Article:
Today, 8 July 2020, UK Chancellor Rishi Sunak presented his plans for how the UK economy can start to recover from the Coronavirus pandemic. Read on to find out what was covered in his latest economic statement.
Plan for Jobs: Protect, support and create
The Chancellor is under pressure to do as much as possible to protect jobs in the UK amid concerns that the end of the furlough scheme could spark a huge wave of redundancies. He confirmed the furlough scheme “cannot and should not go on forever” and, as previously stated, will wind down gradually until October 2020.
To help bring staff back from furlough and create new positions, the government has pledged to:
1. Pay employers a job retention bonus of £1,000 per employee for any staff member brought back to employment from furlough who has continuous employment through to January 2021 and earns at least £520 on average, in each month from November to the end of January.
2. Provide 30,000 new traineeships for young people, giving firms £1,000 for each new work experience spot they offer.
3. Pay businesses £2,000 for the next six months, to hire young apprentices. There will also be a new bonus introduced to hire apprentices 25 years old and over, with a payment of £1,500.
4. Plan to double the number of work coaches at job centres to help get people back into work.
A kickstart scheme
The Chancellor also announced a £2 billion "kickstart scheme" to create more jobs for young people. The fund will subsidise six-month work placements for people on Universal Credit aged between 16 and 24, who are at risk of long-term unemployment. This will start in the Autumn and there will be no cap on the number of available positions. It will need to be a new job and be at least 25 hours per week.
Stamp duty “holiday”
The stamp duty exemption threshold will be raised to £500,000 from £125,000, meaning anyone
(not just first-time buyers) purchasing a house up to this value will not have to pay any stamp duty.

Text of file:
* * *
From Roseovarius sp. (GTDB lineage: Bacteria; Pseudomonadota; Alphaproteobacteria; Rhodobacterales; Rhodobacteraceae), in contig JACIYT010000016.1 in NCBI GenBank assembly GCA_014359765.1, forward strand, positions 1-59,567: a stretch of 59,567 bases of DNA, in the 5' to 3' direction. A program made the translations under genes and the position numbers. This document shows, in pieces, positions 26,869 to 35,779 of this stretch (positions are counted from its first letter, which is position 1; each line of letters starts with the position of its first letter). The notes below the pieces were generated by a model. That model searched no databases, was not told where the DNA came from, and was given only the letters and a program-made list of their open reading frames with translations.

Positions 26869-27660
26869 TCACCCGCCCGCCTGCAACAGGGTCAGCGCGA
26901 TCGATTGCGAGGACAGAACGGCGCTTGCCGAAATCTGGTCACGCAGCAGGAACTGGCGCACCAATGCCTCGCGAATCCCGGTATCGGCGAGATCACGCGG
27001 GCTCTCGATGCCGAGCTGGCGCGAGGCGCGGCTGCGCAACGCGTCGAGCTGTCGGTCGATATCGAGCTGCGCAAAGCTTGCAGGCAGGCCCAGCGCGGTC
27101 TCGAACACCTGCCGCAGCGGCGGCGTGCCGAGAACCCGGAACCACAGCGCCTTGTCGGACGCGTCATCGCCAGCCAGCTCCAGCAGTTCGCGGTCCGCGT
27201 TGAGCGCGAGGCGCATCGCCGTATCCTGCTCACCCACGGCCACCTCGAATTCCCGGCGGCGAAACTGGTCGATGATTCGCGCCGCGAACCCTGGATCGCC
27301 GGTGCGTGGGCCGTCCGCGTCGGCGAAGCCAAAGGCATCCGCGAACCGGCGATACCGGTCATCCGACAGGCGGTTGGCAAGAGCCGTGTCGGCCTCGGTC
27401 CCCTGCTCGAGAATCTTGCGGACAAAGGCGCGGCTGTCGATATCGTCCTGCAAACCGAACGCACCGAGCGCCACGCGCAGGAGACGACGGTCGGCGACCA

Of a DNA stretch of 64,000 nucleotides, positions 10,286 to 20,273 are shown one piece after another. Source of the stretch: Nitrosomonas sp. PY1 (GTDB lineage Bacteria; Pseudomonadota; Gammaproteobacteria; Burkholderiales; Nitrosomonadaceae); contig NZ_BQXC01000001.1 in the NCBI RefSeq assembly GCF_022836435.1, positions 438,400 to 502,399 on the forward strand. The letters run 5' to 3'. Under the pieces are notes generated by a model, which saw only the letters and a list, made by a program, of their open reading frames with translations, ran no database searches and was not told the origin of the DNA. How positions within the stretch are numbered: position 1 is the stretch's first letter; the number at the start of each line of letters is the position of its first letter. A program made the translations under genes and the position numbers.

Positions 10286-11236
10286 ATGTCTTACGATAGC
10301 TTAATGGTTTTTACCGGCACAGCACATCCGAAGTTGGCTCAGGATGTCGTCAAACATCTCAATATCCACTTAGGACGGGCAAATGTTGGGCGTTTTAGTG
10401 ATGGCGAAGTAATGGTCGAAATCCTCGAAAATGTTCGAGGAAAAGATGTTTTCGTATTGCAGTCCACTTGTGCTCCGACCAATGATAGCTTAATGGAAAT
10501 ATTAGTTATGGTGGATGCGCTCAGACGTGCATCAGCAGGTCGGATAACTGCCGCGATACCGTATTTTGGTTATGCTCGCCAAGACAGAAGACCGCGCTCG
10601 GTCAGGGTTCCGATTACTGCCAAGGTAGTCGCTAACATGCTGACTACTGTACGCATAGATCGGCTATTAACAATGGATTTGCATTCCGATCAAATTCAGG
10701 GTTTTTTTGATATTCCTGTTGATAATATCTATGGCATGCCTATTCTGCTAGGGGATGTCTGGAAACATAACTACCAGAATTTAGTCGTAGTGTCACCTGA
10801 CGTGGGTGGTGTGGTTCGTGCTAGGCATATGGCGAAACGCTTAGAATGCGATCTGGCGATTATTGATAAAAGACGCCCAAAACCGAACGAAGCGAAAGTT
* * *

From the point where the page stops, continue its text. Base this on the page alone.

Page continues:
This is effective immediately and will be available until 31 March 2021.
Dining out discounts
The hospitality sector has been hit particularly hard by the pandemic and tax relief could help some businesses stay afloat. The Chancellor has therefore cut VAT from 20% to 5% for the hospitality and tourism industries for six months. This will be on food, accommodation and attractions up until 12 January 2021.
The Chancellor also confirmed an “Eat Out to Help Out” scheme that will be available for the month of August and will mean anyone eating out Monday to Wednesday will receive 50% off their food
up to £10 per person. Businesses in the restaurant industry will need to register with the scheme before they are able to offer the “Eat Out to Help Out” discount and to claim cash back from the scheme. The refund will be transferred into restaurants’, cafes’ and pubs' bank accounts within five working days and claims can be made through the website currently being set up. Customers will only receive the discount if they eat out at a registered business.
Going Green on investments
The government will also set aside £3 billion to create green jobs and improve the energy efficiency of public buildings. As much as £2 billion will be set aside for a green homes grant which will give households vouchers of up to £5,000 to spend on energy efficiency schemes such as loft lagging and floor insulation.
Assistance for arts and culture
The culture secretary Oliver Dowden has said a £1.6 billion package of loans and grants will be granted for the arts and heritage sector. This emergency support package is aimed at protecting and preserving “crown jewels” in the arts sector where many heritage sites and venues are on the verge of collapse.
Workers who have coronavirus tests which are paid for by their employer during the 2020/21 tax year, will not have to pay tax on them. They will be exempt from tax that would normally be paid on a ‘benefit in kind’.
If you have any questions about any of the topics in this summary do not hesitate to speak to one of our expert accountants on +44 (0) 20 7759 7553 or email firstname.lastname@example.org.
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